By Oscar Millan-Iturbe MD / MPH
I found this fascinating article; hopefully all of you can review it in full text. Basically it is an investigation from European and Australian researchers whom give an explanation for why men have an increased risk of coronary artery disease compared with women. In their report published in the Lancet, the investigators conclude that a particular Y chromosome haplotype is associated with increased risk of CAD in men of European origin. They note that this association “might be mediated through a genetically programmed profile of immunity and response to inflammation.”
Dr. Fadi Charchar and colleagues performed a cross-sectional case–control analysis of 633 white, British men with no known history of CAD (controls) and 811 white, British men with a validated history of CAD and a strong family history of the condition. One Y chromosome haplotype, called ‘I’, was associated with a 75% increase in risk of CAD (age-adjusted OR 1.75, 95% CI 1.20–2.54, P = 0.004).
The association of haplotype I with the prospective development of CAD was confirmed (age-adjusted OR 1.45, 95% CI 1.08–1.95, P = 0.012) in a group of 1,534 Scottish men who had been involved in a clinical trial assessing statin-mediated primary prevention of CAD. No cardiovascular risk factors (including alcohol consumption, blood pressure, BMI, C-reactive protein level, diabetes mellitus, glucose level, lipid levels, or smoking status) or socioeconomic factors (such as education level and employment status) were associated with the haplotype. After combining the data from the two analyses, the researchers concluded that Y chromosome haplotype I increased risk of CAD by approximately 50%.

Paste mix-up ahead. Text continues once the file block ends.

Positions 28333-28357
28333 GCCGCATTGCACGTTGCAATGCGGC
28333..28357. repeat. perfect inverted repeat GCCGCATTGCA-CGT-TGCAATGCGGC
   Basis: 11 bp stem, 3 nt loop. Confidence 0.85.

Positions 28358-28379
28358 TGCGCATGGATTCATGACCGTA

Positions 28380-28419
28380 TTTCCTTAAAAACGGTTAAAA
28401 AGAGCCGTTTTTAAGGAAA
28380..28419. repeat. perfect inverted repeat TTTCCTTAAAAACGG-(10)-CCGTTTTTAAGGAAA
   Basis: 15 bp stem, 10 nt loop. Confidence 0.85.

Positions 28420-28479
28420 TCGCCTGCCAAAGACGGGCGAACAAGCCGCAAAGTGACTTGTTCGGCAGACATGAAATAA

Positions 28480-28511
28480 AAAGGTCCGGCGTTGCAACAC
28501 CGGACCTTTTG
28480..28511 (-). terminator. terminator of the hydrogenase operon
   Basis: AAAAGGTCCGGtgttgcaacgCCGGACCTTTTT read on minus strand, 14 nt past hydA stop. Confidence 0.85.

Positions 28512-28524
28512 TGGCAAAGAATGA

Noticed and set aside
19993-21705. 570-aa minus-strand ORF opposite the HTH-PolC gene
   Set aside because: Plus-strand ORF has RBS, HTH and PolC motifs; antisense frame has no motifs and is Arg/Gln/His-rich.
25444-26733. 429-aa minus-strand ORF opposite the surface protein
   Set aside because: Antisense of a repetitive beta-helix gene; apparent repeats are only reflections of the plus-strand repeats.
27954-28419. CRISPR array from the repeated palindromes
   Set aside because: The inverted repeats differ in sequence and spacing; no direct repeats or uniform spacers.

In subsequent analysis of the monocyte and macrophage transcriptomes, Charchar et al. found that 19 molecular pathways related to inflammation and immunity in the macrophage were altered in men with haplotype I compared with carriers of other haplotypes. By contrast, no changes in monocyte pathways were associated with haplotype I. The investigators speculate that this finding “suggests that differentiation (activation) of monocytes to macrophages, one of the key steps in the pathogenesis of atherosclerosis, might be the stage at which haplotype I exerts its molecular effects on CAD.”
Charchar, F. J. et al. Inheritance of coronary artery disease in men: an analysis of the role of the Y chromosome. Lancet doi: 10.1016/S0140-6736(11)61453-0